Crime

Crime – violent, non-violent or both – is a major problem. Police forces can be inefficient or corrupt, or the law can be  unenforceable due to lack of infrastructure and rule of law. Security costs are high and inefficient.

Corruption

Corruption is a fraudulent activity used to gain advantage in business negotiation, whether official, such as to government members or servants, or unofficial, such as to private individuals with corporate knowledge or power.

Corruption takes various forms and degrees of magnitude. However, the anatomy of the beast is fairly constant.

Experience in the developing world exposes one to endless varieties of petty corruption. Examples are customs and immigration officers, police barriers, junior bureaucracy and countless others.

Governance

The World Bank defines governance as ‘the manner in which power is exercised in the management of a country’s economic and social resources for development.’

Good governance is built around incorruptibility. This is true. Cronyism and nepotism increase the solid citizen’s disenchantment, and thus encourages a feeling of hopelessness. Eventually, it becomes an ‘if you can’t beat them, join them’ mentality which spreads throughout the public service.

Dispute resolution

International involvement in economic relations entails both increased risks and benefits. One important element of such additional risks is non-payment of debts: the debtor may feel themselves to be safely out of the creditor’s reach when they are across a border.

A dispute may be with a foreign state as in the case of mining and oil companies and foreign direct investors, or a foreign commercial entity. In international legal terms, a dispute with a foreign state is an International Investment Dispute; and a dispute with a foreign commercial entity is an International Commercial Dispute.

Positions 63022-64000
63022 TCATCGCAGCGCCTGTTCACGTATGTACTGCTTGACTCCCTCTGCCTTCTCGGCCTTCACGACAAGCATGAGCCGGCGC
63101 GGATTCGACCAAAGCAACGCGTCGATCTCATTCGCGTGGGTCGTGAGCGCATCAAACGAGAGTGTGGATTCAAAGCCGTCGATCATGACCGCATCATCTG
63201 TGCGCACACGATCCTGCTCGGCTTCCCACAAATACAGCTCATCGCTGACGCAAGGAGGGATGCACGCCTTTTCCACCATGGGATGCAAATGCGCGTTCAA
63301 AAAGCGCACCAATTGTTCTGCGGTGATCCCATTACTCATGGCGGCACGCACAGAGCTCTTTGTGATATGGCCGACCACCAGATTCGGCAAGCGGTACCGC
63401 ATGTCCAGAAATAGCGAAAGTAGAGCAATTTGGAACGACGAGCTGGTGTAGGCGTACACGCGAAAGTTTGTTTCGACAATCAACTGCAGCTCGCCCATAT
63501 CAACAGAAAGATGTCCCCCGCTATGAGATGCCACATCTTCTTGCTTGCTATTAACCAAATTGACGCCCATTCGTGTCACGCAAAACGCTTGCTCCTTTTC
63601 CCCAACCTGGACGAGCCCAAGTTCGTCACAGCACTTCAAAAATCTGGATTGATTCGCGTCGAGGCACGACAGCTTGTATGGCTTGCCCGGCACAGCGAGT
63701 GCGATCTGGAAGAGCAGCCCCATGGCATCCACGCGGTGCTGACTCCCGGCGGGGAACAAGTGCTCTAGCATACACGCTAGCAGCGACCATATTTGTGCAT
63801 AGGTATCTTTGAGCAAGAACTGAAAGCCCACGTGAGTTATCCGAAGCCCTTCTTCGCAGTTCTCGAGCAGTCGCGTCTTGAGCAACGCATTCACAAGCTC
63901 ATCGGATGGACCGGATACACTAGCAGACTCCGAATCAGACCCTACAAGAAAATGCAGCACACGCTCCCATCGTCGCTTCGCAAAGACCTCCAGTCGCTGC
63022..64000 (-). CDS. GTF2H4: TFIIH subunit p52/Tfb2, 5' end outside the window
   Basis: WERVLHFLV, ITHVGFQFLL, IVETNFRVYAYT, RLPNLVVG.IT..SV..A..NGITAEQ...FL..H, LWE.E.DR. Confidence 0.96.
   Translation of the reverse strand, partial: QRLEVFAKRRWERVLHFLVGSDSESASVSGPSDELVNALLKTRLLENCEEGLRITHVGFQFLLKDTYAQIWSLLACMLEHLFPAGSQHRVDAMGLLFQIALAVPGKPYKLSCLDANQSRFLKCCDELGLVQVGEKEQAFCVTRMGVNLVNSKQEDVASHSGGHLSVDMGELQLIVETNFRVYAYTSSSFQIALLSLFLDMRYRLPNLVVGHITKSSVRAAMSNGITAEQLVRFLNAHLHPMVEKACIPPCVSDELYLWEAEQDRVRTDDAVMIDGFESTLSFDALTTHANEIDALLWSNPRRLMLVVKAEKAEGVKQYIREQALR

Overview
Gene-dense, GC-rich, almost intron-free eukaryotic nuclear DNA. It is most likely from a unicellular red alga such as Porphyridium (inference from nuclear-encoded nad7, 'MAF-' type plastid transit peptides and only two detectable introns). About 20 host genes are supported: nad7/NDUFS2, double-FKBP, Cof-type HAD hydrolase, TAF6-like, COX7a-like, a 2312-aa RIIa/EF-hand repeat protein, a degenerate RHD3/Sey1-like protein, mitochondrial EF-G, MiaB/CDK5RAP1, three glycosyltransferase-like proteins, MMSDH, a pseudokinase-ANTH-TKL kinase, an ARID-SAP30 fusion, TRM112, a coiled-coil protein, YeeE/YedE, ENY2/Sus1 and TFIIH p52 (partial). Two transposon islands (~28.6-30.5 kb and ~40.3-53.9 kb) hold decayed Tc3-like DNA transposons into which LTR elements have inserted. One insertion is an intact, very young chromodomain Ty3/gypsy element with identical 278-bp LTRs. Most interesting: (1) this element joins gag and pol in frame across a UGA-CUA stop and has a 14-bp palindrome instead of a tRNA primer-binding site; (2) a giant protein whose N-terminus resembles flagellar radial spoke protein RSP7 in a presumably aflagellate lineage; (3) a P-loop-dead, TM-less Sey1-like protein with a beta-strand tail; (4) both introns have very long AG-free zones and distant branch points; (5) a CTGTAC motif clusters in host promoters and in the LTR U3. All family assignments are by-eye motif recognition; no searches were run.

Should such a situation arise, whereby an Australian investor experiences such difficulties, what can be done?

A contract is only as strong as the law governing any dispute that may arise; therefore, when embarking on a foreign venture, the TNC will need to consider the mechanisms available, and choose the mechanism desirable to meet its needs. These needs are typically the expectation of a fair hearing, in a timely manner, enforceable and economically conducted. To be heard in our native tongue would also be desirable, but not always negotiable.

If no provision is made through the dispute resolution clause in the contract, then it is probable that litigation will ensue, and the dispute will be heard in the national courts of the host state. This may be acceptable in a state with a fully developed legal system. However, the contrary may be true in a developing state. A delocalised and independent forum of dispute resolution, for the parties irrespective of their nations of origin, should be the choice.

So, what is available? There is a hierarchy of dispute resolution mechanisms  known as Alternative Dispute Resolutions (ADR). Potential disputes can be avoided, or if necessary, settled privately, honourably and economically through ADR.

ADR includes negotiation, mediation, expert determination, international commercial arbitration (ICA) and international investment arbitration (IIA).

Arbitration